Boredom eating is real. Especially now when many of us are housebound due to the pandemic. Many people struggle with boredom eating, or eating to pass the time — even if they’re not truly hungry. In fact, boredom eating and other forms of emotional eating may contribute to excess weight gain.
This article from Healthline.com explains how to tell whether you’re hungry or bored, offers a guide to hunger triggers, and provides strategies to help stave off boredom eating and emotional eating.
What is hunger?
Hunger can be difficult to define, as it involves a complex interplay of hormones, biochemical processes, and physical reactions. Generally speaking, there are two types of hunger — physical and psychological.
Physical hunger can be defined as your body’s drive to eat for survival, while psychological hunger is based more on cravings or external cues.
This type is true hunger, in which your body needs food so it can create more energy. With this type of hunger, your stomach feels empty and may rumble. You may also have hunger pangs. If you don’t eat, you may experience low blood sugar levels and feel weak, unfocused, or fatigued.
Boredom Eating Satisfies Psychological Hunger
Psychological hunger occurs when you have a desire to eat but feel no physical signs that your body needs food. It may manifest as a craving for dessert despite feeling full from a meal, or a desire for a specific item or type of food. Contrast this sensation with physical hunger, which can be satisfied by any food at all.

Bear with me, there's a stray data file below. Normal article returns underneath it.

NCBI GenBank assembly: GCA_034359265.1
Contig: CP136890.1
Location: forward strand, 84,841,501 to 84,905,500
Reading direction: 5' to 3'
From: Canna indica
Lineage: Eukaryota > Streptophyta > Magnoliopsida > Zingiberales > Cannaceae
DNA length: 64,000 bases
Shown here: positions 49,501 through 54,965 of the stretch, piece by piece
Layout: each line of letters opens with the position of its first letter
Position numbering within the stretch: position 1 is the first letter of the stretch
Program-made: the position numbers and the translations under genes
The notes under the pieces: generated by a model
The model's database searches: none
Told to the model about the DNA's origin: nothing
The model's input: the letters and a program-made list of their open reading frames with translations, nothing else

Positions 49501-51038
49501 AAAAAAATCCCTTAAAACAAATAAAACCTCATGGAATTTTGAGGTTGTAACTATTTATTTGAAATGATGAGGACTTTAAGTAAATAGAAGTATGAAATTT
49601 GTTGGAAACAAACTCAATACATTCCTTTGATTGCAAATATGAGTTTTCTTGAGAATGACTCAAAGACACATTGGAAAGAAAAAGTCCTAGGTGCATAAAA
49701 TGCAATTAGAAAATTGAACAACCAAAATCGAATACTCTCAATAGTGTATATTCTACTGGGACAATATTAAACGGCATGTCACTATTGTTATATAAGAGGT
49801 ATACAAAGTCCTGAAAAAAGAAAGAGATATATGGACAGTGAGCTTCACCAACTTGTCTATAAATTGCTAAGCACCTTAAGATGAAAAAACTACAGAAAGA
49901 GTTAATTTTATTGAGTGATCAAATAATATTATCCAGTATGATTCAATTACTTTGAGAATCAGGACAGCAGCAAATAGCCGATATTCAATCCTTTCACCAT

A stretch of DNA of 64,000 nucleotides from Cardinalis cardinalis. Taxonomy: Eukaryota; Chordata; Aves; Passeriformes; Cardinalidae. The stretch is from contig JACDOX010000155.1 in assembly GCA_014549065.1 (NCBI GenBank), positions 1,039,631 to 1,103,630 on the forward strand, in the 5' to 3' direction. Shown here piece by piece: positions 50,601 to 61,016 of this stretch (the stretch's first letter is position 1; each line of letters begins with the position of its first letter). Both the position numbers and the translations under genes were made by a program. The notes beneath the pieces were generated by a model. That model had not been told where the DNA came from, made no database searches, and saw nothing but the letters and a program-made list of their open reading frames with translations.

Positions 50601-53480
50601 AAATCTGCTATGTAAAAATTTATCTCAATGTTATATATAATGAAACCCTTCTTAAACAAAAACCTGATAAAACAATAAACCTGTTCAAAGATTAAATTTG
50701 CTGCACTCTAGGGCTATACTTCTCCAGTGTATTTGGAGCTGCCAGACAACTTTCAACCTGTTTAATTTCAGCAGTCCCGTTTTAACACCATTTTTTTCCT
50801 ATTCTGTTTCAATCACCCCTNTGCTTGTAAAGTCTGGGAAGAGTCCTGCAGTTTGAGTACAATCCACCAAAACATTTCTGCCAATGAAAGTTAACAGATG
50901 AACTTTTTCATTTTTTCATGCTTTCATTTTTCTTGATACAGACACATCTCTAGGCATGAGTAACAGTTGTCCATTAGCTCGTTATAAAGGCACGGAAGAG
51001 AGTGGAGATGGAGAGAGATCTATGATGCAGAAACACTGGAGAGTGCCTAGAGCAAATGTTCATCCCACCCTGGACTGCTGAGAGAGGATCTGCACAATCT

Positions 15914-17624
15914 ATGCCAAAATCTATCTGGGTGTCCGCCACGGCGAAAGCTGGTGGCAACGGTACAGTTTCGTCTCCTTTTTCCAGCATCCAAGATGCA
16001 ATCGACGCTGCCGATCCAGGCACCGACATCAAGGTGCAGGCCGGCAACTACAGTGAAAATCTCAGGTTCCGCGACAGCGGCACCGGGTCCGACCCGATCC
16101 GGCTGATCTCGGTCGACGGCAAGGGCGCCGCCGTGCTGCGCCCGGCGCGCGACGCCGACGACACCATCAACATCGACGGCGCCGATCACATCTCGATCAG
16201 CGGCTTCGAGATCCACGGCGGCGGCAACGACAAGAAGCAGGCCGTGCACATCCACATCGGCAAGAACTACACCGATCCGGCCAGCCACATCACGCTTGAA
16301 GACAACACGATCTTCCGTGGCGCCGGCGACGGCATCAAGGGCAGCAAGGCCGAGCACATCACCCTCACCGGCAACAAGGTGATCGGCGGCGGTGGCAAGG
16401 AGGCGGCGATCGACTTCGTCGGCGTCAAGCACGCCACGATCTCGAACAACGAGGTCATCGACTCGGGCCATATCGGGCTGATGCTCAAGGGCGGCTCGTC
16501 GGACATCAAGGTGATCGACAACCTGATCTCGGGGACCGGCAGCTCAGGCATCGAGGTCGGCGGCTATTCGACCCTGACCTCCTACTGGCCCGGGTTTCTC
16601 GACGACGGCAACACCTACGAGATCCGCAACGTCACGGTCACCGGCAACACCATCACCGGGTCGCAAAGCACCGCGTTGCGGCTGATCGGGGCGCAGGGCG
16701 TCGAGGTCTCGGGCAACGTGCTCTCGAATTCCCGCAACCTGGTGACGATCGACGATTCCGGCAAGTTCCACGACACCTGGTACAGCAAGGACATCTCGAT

Psychological hunger triggers
Whereas physical hunger is triggered by an empty stomach and driven by your body’s need to procure more energy, many factors play into psychological hunger. Boredom eating may not only occur as a result of boredom but also various triggers outlined below. For example, stress, poor sleep, and easy access to junk foods may make you more likely to eat out of boredom.
Here are some of the most common psychological hunger triggers.
Boredom is one trigger for psychological hunger. In fact, boredom eating may be even more common than other types of emotional eating, such as stress eating. Additionally, people who are prone to boredom may be more likely to overeat or emotionally eat.
Chronic mental stress may alter your hunger hormones, triggering food cravings. Such hormonal changes may cause people with excess weight to be more susceptible to stress-induced food cravings.
When people around you are eating or drinking, you may be more likely to do so — even if you’re not hungry. One small study in 65 college students found that those seated with someone who got a second helping of food were 65% more likely to get seconds themselves than those seated with someone who didn’t get seconds.
If you’ve ever had a food craving triggered by a television commercial, you know that advertising can be a powerful trigger for psychological hunger. In fact, some research suggests that advertisements depicting people eating are more likely to trigger cravings than other methods of showcasing food in ads.
Sleep may have a powerful effect on your eating habits. Some studies show that adults who don’t get enough sleep eat more calories, snack more, and are more likely to gain weight.
Certain highly processed items like potato chips, candy, and fast food are considered hyperpalatable. This means that they’re designed to taste delicious and immediately reward your brain. For this reason, many people struggle to regulate their intake of these foods — even when they’re not physically hungry.
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